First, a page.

An integrated systems-level model of the toxicity of brevetoxin based on high-resolution magic-angle spinning nuclear magnetic resonance (HRMAS NMR) metabolic profiling of zebrafish embryos

Mark Annunziato, Muhamed N.H. Eeza, Narmin Bashirova, Ariel Lawson, Jörg Matysik, Daniel Benetti, Martin Grosell, John D. Stieglitz, A. Alia, John P. Berry

Research output: Contribution to journalArticlepeer-review

1 Scopus citations

Abstract

Brevetoxins (PbTx) are a well-recognized group of neurotoxins associated with harmful algal blooms, and specifically recurrent “Florida Red Tides,” in marine waters that are linked to impacts on both human and ecosystem health including well-documented “fish kills” and marine mammal mortalities in affected coastal waters. Understanding mechanisms and pathways of PbTx toxicity enables identification of relevant biomarkers to better understand these environmental impacts, and improve monitoring efforts, in relation to this toxin. Toward a systems-level understanding of toxicity, and identification of potential biomarkers, high-resolution magic angle spinning nuclear magnetic resonance (HRMAS NMR) was utilized for metabolic profiling of zebrafish (Danio rerio) embryos, as an established toxicological model, exposed to PbTx-2 (the most common congener in marine waters). Metabolomics studies were, furthermore, complemented by an assessment of the toxicity of PbTx-2 in embryonic stages of zebrafish and mahi-mahi (Coryphaena hippurus), the latter representing an ecologically and geographically relevant marine species of fish, which identified acute embryotoxicity at environmentally relevant (i.e., parts-per-billion) concentrations in both species. HRMAS NMR analysis of intact zebrafish embryos exposed to sub-lethal concentrations of PbTx-2 afforded well-resolved spectra, and in turn, identification of 38 metabolites of which 28 were found to be significantly altered, relative to controls. Metabolites altered by PbTx-2 exposure specifically included those associated with (1) neuronal excitotoxicity, as well as associated neural homeostasis, and (2) interrelated pathways of carbohydrate and energy metabolism. Metabolomics studies, thereby, enabled a systems-level model of PbTx toxicity which integrated multiple metabolic, molecular and cellular pathways, in relation to environmentally relevant concentrations of the toxin, providing insight to not only targets and mechanisms, but potential biomarkers pertinent to environmental risk assessment and monitoring strategies.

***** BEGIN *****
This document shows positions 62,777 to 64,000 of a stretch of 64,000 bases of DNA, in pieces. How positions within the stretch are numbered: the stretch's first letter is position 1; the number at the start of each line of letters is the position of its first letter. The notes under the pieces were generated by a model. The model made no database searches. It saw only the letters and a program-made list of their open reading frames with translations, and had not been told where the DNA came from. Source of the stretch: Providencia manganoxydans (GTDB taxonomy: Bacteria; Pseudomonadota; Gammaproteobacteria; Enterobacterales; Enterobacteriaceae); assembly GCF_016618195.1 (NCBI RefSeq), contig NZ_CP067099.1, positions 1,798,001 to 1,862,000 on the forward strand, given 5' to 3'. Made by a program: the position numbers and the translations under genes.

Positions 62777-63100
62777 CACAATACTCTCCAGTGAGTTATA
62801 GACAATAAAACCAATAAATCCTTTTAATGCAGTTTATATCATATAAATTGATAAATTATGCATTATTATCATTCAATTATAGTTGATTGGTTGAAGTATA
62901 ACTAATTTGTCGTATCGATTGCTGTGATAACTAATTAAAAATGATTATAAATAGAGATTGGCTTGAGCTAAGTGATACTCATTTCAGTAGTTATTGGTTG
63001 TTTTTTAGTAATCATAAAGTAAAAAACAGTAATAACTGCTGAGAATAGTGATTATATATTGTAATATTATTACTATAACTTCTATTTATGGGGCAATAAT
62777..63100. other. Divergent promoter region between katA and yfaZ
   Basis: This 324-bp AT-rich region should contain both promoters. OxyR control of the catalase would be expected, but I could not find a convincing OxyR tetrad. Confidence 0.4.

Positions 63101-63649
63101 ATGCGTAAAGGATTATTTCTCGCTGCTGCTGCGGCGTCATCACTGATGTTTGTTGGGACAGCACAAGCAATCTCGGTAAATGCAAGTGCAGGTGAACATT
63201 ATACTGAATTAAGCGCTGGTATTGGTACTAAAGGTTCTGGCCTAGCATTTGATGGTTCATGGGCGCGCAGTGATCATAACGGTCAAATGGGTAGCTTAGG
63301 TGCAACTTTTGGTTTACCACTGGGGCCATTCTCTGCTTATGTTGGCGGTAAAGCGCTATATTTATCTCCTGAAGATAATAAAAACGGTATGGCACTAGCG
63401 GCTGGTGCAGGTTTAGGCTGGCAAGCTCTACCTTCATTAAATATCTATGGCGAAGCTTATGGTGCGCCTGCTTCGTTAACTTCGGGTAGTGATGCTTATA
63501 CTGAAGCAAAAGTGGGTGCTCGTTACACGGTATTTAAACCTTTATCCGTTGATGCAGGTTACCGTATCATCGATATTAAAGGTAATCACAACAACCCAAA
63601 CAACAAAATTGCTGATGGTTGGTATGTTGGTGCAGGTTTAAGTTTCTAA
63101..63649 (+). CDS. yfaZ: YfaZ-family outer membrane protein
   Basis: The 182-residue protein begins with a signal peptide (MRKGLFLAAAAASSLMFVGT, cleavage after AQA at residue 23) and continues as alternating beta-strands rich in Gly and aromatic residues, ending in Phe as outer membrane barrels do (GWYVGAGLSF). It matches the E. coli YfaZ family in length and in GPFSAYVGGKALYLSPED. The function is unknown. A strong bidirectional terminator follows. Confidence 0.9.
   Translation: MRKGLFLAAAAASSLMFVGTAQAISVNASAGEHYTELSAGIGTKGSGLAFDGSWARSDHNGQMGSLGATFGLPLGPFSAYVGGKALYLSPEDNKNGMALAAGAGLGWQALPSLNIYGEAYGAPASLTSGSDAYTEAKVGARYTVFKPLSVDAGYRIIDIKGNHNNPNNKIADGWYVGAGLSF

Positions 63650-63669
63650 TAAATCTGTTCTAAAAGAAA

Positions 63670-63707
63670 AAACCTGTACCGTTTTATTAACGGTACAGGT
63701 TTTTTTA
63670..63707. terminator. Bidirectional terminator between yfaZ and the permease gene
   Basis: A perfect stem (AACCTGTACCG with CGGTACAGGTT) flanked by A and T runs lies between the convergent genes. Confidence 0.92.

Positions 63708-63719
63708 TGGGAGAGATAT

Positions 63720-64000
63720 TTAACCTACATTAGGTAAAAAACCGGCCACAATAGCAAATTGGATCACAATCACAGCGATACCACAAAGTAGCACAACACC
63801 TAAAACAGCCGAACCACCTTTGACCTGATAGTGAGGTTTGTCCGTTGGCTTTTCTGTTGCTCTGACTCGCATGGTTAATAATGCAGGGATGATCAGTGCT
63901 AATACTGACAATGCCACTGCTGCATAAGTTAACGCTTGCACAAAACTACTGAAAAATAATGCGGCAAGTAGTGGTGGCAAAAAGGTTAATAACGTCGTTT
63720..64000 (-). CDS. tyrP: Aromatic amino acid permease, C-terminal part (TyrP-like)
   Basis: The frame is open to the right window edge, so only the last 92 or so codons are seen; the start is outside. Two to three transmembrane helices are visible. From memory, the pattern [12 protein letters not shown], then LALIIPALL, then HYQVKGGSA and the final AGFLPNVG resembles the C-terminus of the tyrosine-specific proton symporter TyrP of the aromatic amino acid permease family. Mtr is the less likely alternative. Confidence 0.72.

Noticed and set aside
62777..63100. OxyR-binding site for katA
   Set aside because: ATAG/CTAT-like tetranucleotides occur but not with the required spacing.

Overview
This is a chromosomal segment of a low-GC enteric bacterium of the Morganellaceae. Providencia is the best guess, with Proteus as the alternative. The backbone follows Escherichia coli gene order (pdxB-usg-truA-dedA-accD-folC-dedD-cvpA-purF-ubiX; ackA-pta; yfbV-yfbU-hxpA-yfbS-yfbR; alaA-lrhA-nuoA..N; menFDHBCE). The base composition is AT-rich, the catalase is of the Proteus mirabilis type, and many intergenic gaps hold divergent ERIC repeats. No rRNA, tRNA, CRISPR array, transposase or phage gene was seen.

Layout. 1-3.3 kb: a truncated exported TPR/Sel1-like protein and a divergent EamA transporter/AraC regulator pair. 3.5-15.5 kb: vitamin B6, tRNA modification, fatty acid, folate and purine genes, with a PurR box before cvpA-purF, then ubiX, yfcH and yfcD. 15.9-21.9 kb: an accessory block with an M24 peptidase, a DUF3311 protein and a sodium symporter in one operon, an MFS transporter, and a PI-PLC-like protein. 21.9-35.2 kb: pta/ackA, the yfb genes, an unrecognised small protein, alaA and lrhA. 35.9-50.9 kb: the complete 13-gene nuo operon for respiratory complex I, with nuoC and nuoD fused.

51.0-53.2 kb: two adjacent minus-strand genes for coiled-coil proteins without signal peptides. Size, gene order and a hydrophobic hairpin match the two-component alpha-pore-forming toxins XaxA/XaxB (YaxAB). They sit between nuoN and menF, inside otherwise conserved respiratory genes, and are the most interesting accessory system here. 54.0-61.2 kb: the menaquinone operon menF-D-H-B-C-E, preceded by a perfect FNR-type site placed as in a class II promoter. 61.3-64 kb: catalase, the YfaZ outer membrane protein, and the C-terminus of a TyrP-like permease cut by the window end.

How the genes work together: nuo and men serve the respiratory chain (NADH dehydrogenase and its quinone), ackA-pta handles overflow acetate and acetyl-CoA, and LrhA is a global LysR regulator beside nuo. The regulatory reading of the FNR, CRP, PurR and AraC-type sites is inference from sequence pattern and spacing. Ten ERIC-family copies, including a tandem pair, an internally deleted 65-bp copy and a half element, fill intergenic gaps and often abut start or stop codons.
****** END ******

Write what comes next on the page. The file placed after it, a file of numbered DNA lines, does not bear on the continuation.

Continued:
Original languageEnglish (US)
Article number149858
JournalScience of the Total Environment
Volume803
DOIs
StatePublished - Jan 10 2022
Externally publishedYes

Keywords

  • Brevetoxin
  • HRMAS NMR
  • Mahi-mahi
  • Metabolomics
  • Neurotoxicity
  • Zebrafish

ASJC Scopus subject areas

  • Environmental Engineering
  • Environmental Chemistry
  • Waste Management and Disposal
  • Pollution

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